A much anticipated panel discussion featuring representatives of ConsenSys, Microsoft and IBM will discuss how both Hyperledger and Ethereum can collaborate to achieve their common goal – the global adoption of blockchain.
This is just a sample of the sessions on offer at Hyperledger Global Forum 2020. In addition to compelling keynotes, there will be more than 50 sessions covering business and technical topics as well as case studies and demos during the first two days of the event. These are followed by two days of workshops where you can deep dive on topics of specific interest, for example, Accenture and the World Economic Forum are jointly leading a half day session aimed at business leaders to help them understand how to properly evaluate blockchain use cases for their organizations.
For more information or to register, visit the Hyperledger Global Forum 2020 website.
To be or not to be is not a question nowadays. To the normal citizen, you have your birth certificate that enables you to have an identity, a driver’s license, a passport and voilá: You are.
Even that digitally seems quite common and straightforward. Most of the western citizens have not one but many digital identities with them: a Google account, a Microsoft account, a Facebook account, etc.
This is not the case for a large segment of mankind: A group that has no identity, knows little or nothing about their roots and cannot provide any proof of them. By not being able to prove their identity, they cannot open a bank account, access healthcare or enroll in university. They cannot have a “normal” life. Unfortunately, for this group, it is easier to buy a pizza using Bitcoin than to prove their names, origins and history.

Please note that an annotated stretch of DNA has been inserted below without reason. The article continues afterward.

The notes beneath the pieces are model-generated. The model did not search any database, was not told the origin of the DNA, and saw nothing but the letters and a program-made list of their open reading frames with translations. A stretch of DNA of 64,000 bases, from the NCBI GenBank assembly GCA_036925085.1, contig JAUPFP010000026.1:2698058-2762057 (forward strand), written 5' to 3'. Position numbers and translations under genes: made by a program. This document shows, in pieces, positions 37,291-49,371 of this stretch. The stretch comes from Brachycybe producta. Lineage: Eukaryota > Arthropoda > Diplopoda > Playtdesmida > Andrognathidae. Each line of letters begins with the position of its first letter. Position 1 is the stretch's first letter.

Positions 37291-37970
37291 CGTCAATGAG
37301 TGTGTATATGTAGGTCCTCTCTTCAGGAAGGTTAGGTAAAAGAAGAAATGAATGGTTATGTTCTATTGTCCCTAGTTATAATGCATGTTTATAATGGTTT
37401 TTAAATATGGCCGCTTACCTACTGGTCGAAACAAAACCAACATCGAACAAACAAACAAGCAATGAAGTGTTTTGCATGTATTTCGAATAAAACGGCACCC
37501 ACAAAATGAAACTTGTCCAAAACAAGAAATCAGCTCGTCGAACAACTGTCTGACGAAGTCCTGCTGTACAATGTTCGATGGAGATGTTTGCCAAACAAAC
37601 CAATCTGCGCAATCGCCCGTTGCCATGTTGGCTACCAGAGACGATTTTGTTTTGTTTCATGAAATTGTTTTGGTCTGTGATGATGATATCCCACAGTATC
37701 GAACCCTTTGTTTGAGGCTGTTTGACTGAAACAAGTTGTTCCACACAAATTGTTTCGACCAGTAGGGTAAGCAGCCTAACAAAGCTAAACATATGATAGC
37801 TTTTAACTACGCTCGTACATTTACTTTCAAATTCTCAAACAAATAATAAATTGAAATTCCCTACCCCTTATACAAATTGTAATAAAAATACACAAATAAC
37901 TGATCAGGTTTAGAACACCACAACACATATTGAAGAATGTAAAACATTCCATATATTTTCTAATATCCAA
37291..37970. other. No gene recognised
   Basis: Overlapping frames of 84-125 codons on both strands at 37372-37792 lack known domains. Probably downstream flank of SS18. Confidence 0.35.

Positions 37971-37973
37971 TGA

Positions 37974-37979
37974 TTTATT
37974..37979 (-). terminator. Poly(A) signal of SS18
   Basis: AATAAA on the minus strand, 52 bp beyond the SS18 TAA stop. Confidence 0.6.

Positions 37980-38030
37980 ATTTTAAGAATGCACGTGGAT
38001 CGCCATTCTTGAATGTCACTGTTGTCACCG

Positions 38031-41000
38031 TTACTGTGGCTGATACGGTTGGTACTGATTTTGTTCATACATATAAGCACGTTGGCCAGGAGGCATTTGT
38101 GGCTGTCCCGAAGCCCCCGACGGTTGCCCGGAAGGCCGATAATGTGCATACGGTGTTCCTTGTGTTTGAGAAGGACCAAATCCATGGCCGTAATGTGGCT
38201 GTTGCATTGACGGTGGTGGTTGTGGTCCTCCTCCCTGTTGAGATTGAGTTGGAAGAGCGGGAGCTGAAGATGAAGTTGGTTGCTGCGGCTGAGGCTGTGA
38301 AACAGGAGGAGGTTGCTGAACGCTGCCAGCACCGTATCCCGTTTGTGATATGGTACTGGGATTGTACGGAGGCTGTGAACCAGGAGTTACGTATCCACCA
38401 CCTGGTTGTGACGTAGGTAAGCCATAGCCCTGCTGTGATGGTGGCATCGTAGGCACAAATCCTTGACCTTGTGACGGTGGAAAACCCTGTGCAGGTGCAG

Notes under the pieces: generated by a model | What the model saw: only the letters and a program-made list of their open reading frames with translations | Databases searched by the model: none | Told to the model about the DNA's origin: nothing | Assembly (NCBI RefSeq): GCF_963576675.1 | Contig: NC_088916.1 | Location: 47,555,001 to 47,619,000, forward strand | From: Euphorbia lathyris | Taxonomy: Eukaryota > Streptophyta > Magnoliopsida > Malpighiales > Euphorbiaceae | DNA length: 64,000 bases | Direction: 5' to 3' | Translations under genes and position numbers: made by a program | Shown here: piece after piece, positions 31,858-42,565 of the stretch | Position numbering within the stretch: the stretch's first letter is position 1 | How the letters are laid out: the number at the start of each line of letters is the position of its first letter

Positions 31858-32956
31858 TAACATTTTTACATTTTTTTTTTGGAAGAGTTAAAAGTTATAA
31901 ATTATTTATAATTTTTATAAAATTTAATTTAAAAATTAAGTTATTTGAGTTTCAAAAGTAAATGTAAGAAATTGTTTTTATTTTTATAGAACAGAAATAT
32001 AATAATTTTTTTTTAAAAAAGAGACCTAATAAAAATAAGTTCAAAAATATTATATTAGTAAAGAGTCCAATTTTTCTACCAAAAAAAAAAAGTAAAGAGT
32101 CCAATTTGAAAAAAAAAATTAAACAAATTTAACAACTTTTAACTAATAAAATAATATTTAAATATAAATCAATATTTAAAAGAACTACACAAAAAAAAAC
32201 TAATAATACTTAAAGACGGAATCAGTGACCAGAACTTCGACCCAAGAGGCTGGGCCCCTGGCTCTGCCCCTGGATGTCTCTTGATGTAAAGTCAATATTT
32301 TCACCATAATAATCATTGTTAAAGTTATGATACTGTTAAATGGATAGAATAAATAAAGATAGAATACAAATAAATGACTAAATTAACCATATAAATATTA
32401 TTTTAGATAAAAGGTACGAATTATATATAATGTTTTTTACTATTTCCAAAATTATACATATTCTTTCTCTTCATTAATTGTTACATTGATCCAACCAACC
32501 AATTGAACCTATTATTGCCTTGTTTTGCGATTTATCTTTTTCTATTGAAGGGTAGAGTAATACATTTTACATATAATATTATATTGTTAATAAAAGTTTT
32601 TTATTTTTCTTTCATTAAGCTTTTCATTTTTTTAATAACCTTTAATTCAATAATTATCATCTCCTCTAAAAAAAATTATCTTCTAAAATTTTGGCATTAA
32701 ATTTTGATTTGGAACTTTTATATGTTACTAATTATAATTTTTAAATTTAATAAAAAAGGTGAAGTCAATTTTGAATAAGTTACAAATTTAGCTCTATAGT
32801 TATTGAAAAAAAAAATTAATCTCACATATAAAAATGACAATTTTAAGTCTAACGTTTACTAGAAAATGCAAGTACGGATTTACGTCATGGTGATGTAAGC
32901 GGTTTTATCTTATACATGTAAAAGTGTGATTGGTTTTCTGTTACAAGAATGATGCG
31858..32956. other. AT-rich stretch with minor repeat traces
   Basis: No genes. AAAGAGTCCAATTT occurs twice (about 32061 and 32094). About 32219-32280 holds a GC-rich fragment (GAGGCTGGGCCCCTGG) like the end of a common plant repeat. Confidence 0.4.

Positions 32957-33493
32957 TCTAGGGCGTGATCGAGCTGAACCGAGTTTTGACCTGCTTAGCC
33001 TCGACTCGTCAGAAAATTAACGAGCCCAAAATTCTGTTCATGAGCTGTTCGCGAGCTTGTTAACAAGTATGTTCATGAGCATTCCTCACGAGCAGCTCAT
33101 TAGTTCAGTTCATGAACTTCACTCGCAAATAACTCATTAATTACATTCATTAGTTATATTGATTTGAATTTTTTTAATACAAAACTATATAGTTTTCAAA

This happens because we lack a common ground for identities. Governments have strong agreements on how each of them will “understand” documents issued by other nations. Internal conflicts, commercial disputes or other political situations make it hard for some countries to be part of such agreements and they end up being left outside. In some cases, those excluded countries are the ones facing issues that force their populations to migrate. Without an identifying document recognized by their host countries, these migrants become “nobodies” in their new home.